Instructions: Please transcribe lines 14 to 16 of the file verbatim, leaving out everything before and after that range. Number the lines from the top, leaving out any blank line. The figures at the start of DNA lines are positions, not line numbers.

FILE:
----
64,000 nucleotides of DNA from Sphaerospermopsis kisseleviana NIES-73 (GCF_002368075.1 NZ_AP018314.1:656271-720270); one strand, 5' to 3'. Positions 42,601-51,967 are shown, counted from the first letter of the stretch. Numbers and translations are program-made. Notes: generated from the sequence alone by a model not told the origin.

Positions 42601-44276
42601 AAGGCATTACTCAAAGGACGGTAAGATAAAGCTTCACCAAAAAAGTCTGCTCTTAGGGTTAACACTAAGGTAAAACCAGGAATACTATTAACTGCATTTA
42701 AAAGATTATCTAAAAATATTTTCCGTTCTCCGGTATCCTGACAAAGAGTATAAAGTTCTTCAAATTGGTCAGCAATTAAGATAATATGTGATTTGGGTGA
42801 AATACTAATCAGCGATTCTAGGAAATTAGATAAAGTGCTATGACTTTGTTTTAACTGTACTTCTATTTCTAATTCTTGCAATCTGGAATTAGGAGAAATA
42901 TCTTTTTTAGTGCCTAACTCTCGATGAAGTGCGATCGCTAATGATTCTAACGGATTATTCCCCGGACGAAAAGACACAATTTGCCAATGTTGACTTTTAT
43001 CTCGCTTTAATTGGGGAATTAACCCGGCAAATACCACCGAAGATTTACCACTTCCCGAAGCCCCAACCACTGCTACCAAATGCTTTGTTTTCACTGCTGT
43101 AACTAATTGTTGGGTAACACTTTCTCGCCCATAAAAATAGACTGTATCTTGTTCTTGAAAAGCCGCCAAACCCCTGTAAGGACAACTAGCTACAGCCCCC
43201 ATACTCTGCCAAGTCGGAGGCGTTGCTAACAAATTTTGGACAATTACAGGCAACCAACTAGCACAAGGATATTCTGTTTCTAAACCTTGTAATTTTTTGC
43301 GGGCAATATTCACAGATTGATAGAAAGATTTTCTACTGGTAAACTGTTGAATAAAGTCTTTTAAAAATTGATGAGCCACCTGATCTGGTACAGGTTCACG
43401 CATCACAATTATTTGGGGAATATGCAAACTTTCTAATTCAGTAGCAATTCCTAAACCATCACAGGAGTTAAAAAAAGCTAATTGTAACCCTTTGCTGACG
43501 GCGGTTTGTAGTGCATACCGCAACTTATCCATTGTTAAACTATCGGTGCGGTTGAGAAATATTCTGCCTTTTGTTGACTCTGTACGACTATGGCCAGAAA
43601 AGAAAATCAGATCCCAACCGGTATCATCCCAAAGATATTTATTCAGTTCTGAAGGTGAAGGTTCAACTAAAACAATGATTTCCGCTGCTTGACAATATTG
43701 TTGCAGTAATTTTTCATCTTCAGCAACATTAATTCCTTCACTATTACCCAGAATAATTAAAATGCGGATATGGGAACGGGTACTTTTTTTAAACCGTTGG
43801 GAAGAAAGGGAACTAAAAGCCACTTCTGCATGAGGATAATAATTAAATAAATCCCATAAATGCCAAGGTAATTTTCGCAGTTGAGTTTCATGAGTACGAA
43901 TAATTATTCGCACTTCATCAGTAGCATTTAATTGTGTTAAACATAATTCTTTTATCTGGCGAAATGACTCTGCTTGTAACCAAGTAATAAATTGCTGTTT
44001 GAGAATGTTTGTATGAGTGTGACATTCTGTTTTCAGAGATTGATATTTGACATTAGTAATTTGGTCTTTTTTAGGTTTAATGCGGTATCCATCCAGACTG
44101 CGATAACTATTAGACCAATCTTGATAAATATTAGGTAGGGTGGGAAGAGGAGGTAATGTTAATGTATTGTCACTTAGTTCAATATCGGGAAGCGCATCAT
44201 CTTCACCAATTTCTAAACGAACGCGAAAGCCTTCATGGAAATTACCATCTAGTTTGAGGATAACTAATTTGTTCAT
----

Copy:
43701 TTGCAGTAATTTTTCATCTTCAGCAACATTAATTCCTTCACTATTACCCAGAATAATTAAAATGCGGATATGGGAACGGGTACTTTTTTTAAACCGTTGG
43801 GAAGAAAGGGAACTAAAAGCCACTTCTGCATGAGGATAATAATTAAATAAATCCCATAAATGCCAAGGTAATTTTCGCAGTTGAGTTTCATGAGTACGAA
43901 TAATTATTCGCACTTCATCAGTAGCATTTAATTGTGTTAAACATAATTCTTTTATCTGGCGAAATGACTCTGCTTGTAACCAAGTAATAAATTGCTGTTT